Sanjeev Verma, father of Shafali Verma, the youngest T20 cricketer to play for India, has revealed he had to disguise his daughter as a boy in order to get her enrolled in cricket academies in his hometown of Rohtak. On her father’s instructions, a then nine-year-old Shafali had to chop her hair short, so she could look like a boy since each and every cricket academy in the city would deny her training.

“No one was ready to induct her in any academy because there was not a single one for girls in Rohtak. I literally begged them to give her a chance but in vain,” Sanjeev, owner of a jewellery shop in Rohtak, told Times of India in an interview. “I knocked on the doors of a lot of cricket academies but all I got was rejection. I decided to cut her hair, and took her to one of the academies and got her enrolled there as a boy.

“I was scared but no one noticed. But at the age of nine, every kid looks the same.”

Shafali earned her maiden India call-up early last month for the first three T20Is against South Africa women. When she took the field, at 15, she became the youngest Indian cricketer to play a T20I, although it wasn’t the most memorable debut, since Shafali, opening the batting, was dismissed for a four-ball duck. However, in the second game, she hit 46 off 33 upfront with five boundaries and two sixes to take India women to 140/4, in reply to which South Africa women could only manage 89 for 7.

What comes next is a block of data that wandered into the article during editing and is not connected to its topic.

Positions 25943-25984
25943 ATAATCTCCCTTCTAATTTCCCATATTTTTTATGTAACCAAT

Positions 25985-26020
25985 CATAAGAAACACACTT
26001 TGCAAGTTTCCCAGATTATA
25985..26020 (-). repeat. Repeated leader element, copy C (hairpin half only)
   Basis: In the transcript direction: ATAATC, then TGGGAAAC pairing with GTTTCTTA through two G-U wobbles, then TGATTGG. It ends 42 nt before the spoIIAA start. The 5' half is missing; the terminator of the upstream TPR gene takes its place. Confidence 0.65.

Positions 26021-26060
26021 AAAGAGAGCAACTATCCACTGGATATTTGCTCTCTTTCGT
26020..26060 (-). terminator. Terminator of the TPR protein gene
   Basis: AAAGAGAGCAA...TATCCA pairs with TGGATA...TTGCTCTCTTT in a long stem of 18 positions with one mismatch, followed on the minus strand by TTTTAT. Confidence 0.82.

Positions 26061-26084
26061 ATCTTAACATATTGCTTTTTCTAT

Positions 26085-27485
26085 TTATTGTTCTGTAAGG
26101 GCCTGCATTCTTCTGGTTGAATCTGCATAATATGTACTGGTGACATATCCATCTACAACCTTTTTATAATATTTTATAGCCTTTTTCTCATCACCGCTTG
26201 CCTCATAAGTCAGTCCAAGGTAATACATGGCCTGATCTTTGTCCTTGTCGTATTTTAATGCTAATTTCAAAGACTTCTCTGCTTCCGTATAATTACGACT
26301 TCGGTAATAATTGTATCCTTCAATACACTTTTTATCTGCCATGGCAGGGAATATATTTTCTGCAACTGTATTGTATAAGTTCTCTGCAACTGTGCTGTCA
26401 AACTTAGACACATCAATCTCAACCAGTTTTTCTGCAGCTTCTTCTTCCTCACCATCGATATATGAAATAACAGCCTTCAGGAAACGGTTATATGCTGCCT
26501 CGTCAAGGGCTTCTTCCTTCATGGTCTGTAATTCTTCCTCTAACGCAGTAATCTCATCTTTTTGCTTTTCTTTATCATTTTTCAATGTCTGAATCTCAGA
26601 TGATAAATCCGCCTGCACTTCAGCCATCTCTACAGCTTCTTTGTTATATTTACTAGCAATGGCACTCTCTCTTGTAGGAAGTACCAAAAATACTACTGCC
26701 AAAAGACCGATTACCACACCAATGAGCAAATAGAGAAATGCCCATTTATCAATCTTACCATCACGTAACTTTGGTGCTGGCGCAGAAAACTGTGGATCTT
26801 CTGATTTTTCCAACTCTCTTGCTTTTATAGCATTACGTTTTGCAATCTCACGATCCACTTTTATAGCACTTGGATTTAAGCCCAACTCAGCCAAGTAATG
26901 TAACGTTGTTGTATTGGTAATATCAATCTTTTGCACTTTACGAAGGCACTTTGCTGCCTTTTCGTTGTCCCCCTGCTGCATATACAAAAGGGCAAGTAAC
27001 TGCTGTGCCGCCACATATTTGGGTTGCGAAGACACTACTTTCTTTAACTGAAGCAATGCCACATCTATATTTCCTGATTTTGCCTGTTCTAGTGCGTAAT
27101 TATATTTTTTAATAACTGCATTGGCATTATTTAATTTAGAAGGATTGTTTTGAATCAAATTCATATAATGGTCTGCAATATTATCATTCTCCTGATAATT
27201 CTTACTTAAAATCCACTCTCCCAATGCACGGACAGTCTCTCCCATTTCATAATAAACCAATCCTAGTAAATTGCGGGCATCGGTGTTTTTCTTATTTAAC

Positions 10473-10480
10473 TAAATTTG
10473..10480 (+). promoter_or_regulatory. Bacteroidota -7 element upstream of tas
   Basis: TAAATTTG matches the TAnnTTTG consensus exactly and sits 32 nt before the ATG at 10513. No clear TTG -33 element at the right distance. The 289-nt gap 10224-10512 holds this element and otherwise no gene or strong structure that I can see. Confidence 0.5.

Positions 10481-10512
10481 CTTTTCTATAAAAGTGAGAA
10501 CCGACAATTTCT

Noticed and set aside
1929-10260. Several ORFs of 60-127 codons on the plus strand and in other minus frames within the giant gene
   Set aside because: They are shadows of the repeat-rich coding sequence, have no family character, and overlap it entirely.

“I am feeling a bit relaxed now, after the duck on debut. The senior players backed me after the first match and I am glad I contributed to the team’s victory,” Sanjeev added.

The road to realising a dream wasn’t the easiest for either Sanjeev or Shefali. He further revealed how he faced flak from his neighbours about Shafali taking up cricket.

“Neighbours and relatives started to taunt me. Your daughter plays with boys, girls have no future in cricket. I and my daughter were exposed to such scornful comments from society that anyone would get mentally scarred. But my daughter is very strong mentally. She told me once, ‘Papa one day they all will be chanting my name’,” Sanjeev said.

“When she first came on TV while playing for Velocity team in the Women’s T20 Challenge in May, all those who were criticising us were dumbstruck. I felt so proud.”